Issue 4
Monday, 28 May 2018
Charles Darwin University
Dr Melanie Underwood has been working to analyse the causes of system failure
Dr Melanie Underwood has been working to analyse the causes of system failure

Nurse numbers key to preventable deaths

By Leanne Miles

With more than 25,000 preventable deaths in hospitals around Australia each year, Dr Melanie Underwood has been working to analyse the causes of system failure, finding that nurse numbers are key.

As a nurse for eight years before becoming a lecturer with Charles Darwin University in 2011, Dr Underwood knows first-hand the trauma of patient deaths in hospitals and its effect on patients’ loved ones and staff caring for the patient.

“At the time of a death in a hospital a review is undertaken, but often there is no follow up with staff at the frontline of care to analyse the gaps in the system leading to the failure and how and why it happened,” she said.

“As nurses represent the largest group in the health care workforce, providing 24-hour care, they are in a key position to contribute to improving patient safety.”

Seeing a gap in the traditional review process and feeling a profound obligation to help find some solutions, Dr Underwood’s PhD research is the first Australian study to use coronial reports to analyse nurse-related adverse events resulting in the death of patients.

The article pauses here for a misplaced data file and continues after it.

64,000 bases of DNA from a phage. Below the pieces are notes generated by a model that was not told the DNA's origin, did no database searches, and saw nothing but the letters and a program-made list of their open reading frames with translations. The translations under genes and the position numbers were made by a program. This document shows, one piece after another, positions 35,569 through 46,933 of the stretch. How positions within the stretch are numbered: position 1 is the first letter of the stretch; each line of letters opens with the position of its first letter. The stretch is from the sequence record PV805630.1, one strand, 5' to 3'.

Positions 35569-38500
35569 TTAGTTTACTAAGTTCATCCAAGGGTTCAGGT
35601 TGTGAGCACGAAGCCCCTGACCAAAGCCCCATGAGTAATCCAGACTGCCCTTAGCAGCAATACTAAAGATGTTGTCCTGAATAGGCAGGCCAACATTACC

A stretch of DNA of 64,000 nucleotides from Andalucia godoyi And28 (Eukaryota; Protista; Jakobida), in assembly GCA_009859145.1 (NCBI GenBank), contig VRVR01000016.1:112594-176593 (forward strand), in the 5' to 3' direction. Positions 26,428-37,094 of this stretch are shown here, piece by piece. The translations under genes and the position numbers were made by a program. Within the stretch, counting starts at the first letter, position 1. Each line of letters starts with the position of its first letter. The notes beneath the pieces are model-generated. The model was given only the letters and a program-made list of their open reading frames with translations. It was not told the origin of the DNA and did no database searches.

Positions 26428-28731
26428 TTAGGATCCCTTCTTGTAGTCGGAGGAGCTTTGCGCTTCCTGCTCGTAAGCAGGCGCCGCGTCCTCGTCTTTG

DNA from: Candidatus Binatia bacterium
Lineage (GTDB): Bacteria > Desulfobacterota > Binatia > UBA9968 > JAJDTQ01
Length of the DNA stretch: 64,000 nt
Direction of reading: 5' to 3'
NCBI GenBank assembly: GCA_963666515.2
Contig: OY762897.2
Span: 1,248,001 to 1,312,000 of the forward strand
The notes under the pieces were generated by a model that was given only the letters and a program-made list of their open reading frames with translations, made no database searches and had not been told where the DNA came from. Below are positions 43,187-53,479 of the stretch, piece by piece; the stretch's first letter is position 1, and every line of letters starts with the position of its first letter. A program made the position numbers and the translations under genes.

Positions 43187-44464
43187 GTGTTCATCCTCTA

By manipulating a system originally used by the US military to analyse failures resulting in adverse events called the “Human Factors Analysis and Classification System” (HFACS) she analysed 101 coronial cases.

Using 99 variables such as nursing shift, type of death, specific types of unsafe acts and environmental factors, she was able to drill down to how the behaviour of staff was impacted by the system.

“I found that almost all variables that had led to the deaths in each case were foreseeable and therefore often preventable,” she said. “In the majority of cases, the number or skill mix of nurses was related to the unsafe act occurring.”

And while she says the information surrounding staffing numbers is not new, particularly in remote and regional areas, the research reinforces this as a major issue contributing to preventable deaths and helps improve the understanding of potential system failures and their relationships to direct patient care activities.

“The research has confirmed that unsafe acts are not single, isolated events but the result of an error trajectory with influencing factors at all levels of an organisation,” she said.

“The factors contributing to error can be identified and mitigated, which can then prevent deaths from occurring.” 

Dr Underwood is currently supervising further research using the HFACS framework to investigate the factors leading to inpatient suicide.  She graduated with her PhD at the CDU graduation ceremony on Friday, 25 May.